Then the childminder can continue to work at the registered setting as long as the household member who is self-isolating does not have any contact with the children being cared for in the setting. For example, the person self-isolating must use a separate bathroom where possible. If the person self-isolating has to use a shared bathroom or other communal areas, these must be thoroughly cleaned after every use.

IMPORTANT: You should keep staff, parents and carers notified and updated on circumstances in your setting. Ensure your risk assessments and paperwork is kept up to date and regularly reviewed and that measures are working effectively (more information on policies and paperwork this can be found under point 4). 

In light of rising coronavirus cases in England and following discussion with our members, PACEY has been working with Department for Education (DfE) to identify any mitigations that childminders can take to operate if they have a coronavirus case in their household.  You can read more details of this here

What happens if a childminder's household member has returned home after travel?

A childminder does not need to close their setting if someone in their household is quarantining as a result of travel from a country that is not on the red list while they wait for their test result, as long as the person quarantining has no contact with the children and they follow the travel guidance How to quarantine at home after international travel.   

As soon as the person arrives at their place of quarantine they should, as far as possible, avoid contact with other people in the place where they’re quarantining to reduce the risk of spreading COVID-19. If the person quarantining or anyone else in the household develops symptoms or tests positive for the virus, then the childminder cannot continue working at home and should follow the guidance for childminders with a self-isolating household member.  

IMPORTANT: You should keep staff, parents and carers notified and updated on circumstances in your setting. Ensure your risk assessments and paperwork is kept up to date and regularly reviewed and that measures are working effectively (more information on this under the next heading). 

What do I need to be aware of in terms of my policies and paperwork?

If you are implementing any measures in your setting (e.g. in response to your household member being identified as a Omicron contact) you should make every effort to notify parents and carers of the children attending the setting and any assistants working on the premises about the circumstances as soon as reasonably possible and maintain open communication with them.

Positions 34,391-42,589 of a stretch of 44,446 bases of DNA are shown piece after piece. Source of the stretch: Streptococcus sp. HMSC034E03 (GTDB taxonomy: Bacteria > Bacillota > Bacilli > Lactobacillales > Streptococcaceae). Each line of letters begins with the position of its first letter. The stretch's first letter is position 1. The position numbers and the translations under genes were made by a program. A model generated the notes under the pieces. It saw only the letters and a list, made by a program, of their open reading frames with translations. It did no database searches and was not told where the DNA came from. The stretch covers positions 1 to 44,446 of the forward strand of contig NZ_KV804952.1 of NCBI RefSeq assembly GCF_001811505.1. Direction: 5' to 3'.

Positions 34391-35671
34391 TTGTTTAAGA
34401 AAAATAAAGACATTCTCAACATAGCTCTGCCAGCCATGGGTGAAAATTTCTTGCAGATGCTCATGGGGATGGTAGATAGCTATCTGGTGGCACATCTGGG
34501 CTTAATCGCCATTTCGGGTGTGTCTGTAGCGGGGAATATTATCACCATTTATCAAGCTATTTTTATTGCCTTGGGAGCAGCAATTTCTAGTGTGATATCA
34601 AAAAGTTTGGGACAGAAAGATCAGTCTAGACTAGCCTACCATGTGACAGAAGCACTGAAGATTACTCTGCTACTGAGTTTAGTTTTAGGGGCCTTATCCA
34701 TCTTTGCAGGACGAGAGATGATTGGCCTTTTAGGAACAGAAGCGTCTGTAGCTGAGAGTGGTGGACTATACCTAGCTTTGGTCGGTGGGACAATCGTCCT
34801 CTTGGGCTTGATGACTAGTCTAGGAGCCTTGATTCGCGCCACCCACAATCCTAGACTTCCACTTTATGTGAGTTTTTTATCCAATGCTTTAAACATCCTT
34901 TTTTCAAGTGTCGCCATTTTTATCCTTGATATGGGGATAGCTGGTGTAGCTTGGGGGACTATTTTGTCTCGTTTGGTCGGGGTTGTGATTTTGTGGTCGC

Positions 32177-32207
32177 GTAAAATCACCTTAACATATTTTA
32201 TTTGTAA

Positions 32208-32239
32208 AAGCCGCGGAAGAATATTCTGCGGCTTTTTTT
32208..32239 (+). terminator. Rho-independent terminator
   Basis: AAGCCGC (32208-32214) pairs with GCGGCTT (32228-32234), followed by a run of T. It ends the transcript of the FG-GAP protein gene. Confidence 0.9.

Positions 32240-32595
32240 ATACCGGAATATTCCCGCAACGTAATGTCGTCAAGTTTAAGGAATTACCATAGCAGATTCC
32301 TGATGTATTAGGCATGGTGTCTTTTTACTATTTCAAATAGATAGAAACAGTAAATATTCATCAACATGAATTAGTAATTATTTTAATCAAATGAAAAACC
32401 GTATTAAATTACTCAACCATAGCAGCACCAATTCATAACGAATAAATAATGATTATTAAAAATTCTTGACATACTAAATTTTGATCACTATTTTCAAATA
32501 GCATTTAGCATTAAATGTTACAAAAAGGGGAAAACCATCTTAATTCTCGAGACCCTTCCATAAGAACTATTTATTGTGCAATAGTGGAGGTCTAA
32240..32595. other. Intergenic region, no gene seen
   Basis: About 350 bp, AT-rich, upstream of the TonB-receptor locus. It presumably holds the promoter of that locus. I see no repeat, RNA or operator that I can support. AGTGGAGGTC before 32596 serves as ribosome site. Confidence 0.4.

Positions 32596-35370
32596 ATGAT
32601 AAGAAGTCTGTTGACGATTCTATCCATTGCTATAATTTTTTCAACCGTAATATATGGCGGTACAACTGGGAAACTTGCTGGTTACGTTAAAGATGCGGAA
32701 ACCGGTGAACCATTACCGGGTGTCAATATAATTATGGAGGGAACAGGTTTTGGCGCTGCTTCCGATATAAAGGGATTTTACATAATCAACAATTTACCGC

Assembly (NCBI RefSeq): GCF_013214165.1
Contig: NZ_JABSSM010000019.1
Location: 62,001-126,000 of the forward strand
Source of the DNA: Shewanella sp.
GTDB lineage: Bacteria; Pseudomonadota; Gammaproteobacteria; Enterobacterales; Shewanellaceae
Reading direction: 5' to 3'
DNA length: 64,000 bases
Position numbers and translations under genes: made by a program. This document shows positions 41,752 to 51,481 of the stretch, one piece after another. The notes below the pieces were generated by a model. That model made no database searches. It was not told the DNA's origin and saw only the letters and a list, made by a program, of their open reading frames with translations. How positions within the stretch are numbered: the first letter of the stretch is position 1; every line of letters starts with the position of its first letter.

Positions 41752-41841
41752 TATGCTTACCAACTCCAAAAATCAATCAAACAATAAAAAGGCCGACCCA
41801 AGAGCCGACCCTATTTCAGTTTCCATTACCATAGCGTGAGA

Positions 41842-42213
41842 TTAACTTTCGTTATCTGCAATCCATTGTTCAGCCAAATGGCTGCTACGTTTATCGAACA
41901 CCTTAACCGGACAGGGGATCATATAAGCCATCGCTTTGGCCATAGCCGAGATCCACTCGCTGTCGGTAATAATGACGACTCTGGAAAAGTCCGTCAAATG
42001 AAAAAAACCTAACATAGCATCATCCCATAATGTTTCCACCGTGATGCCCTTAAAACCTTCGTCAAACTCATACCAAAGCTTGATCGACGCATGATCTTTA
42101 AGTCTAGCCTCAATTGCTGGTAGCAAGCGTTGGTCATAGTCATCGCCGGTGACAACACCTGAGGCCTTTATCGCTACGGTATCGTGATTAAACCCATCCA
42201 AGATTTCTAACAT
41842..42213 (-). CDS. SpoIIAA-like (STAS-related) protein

You must comply with health and safety law by reviewing your risk assessments to demonstrate:  

  • that the provision of childcare in your setting is safe,   
  • how it aligns with the control measures set out in the guidance for early years settings 
  • how you will put into place any additional but proportionate measures (i.e. those set out in outbreak management plan / contingency framework) 

You should already have active arrangements in place to monitor whether the measures you have put in place are effective, working as planned, and updated appropriately (for example when any issues are identified, or when there are changes in public health advice). 

In light of the rising Omicron cases over recent weeks, it is strongly recommended that you familiarise yourself with the current Government guidance and contingency framework, your own risk assessments, policies and outbreak management plan to ensure you are prepared for any future measures that may be put in place.

PACEY members in England can access our sample and template Covid-19 paperwork to help with this here.

Close contacts and self-isolation

Who can attend my setting?

All children can attend early years and childcare settings. Any children or staff members who have coronavirus symptoms or have tested positive for the virus should follow Public Health England stay at home guidance and isolate at home.

The recognised ‘main’ COVID-19 symptoms are any of the following:

  • a new continuous cough
  • a high temperature
  • a loss of, or change in, your normal sense of taste or smell (anosmia)

Can a child attend my setting if a member of their household tests positive for coronavirus?